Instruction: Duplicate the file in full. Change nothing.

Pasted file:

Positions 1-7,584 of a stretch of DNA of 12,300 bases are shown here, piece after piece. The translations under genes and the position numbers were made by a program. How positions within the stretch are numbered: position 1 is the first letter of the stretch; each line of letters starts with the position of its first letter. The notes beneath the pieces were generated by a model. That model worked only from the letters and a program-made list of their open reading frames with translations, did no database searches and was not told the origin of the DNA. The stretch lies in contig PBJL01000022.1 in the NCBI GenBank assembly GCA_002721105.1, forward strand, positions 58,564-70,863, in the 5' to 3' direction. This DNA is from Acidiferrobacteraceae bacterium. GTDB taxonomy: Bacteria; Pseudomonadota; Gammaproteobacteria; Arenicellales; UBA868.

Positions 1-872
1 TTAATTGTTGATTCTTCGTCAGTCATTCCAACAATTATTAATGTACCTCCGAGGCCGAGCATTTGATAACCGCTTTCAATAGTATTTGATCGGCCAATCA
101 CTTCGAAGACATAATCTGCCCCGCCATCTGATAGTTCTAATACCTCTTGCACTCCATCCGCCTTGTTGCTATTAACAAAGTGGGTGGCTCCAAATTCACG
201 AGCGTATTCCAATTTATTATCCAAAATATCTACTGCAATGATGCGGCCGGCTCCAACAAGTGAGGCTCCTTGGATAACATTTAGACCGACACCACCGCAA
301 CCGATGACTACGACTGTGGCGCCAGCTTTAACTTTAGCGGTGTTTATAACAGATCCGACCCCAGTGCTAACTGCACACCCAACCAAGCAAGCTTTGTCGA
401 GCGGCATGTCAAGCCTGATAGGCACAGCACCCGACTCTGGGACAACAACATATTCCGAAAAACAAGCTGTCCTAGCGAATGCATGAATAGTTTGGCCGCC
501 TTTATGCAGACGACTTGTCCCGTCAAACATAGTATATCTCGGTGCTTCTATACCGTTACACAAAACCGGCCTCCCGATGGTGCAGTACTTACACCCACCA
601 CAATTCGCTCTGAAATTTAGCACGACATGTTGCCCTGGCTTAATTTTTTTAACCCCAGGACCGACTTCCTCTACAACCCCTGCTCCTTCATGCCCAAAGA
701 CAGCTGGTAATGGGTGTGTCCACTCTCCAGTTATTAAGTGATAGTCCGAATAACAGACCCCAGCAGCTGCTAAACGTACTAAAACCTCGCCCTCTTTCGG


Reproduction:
Positions 1-7,584 of a stretch of DNA of 12,300 bases are shown here, piece after piece. The translations under genes and the position numbers were made by a program. How positions within the stretch are numbered: position 1 is the first letter of the stretch; each line of letters starts with the position of its first letter. The notes beneath the pieces were generated by a model. That model worked only from the letters and a program-made list of their open reading frames with translations, did no database searches and was not told the origin of the DNA. The stretch lies in contig PBJL01000022.1 in the NCBI GenBank assembly GCA_002721105.1, forward strand, positions 58,564-70,863, in the 5' to 3' direction. This DNA is from Acidiferrobacteraceae bacterium. GTDB taxonomy: Bacteria; Pseudomonadota; Gammaproteobacteria; Arenicellales; UBA868.

Positions 1-872
1 TTAATTGTTGATTCTTCGTCAGTCATTCCAACAATTATTAATGTACCTCCGAGGCCGAGCATTTGATAACCGCTTTCAATAGTATTTGATCGGCCAATCA
101 CTTCGAAGACATAATCTGCCCCGCCATCTGATAGTTCTAATACCTCTTGCACTCCATCCGCCTTGTTGCTATTAACAAAGTGGGTGGCTCCAAATTCACG
201 AGCGTATTCCAATTTATTATCCAAAATATCTACTGCAATGATGCGGCCGGCTCCAACAAGTGAGGCTCCTTGGATAACATTTAGACCGACACCACCGCAA
301 CCGATGACTACGACTGTGGCGCCAGCTTTAACTTTAGCGGTGTTTATAACAGATCCGACCCCAGTGCTAACTGCACACCCAACCAAGCAAGCTTTGTCGA
401 GCGGCATGTCAAGCCTGATAGGCACAGCACCCGACTCTGGGACAACAACATATTCCGAAAAACAAGCTGTCCTAGCGAATGCATGAATAGTTTGGCCGCC
501 TTTATGCAGACGACTTGTCCCGTCAAACATAGTATATCTCGGTGCTTCTATACCGTTACACAAAACCGGCCTCCCGATGGTGCAGTACTTACACCCACCA
601 CAATTCGCTCTGAAATTTAGCACGACATGTTGCCCTGGCTTAATTTTTTTAACCCCAGGACCGACTTCCTCTACAACCCCTGCTCCTTCATGCCCAAAGA
701 CAGCTGGTAATGGGTGTGTCCACTCTCCAGTTATTAAGTGATAGTCCGAATAACAGACCCCAGCAGCTGCTAAACGTACTAAAACCTCGCCCTCTTTCGG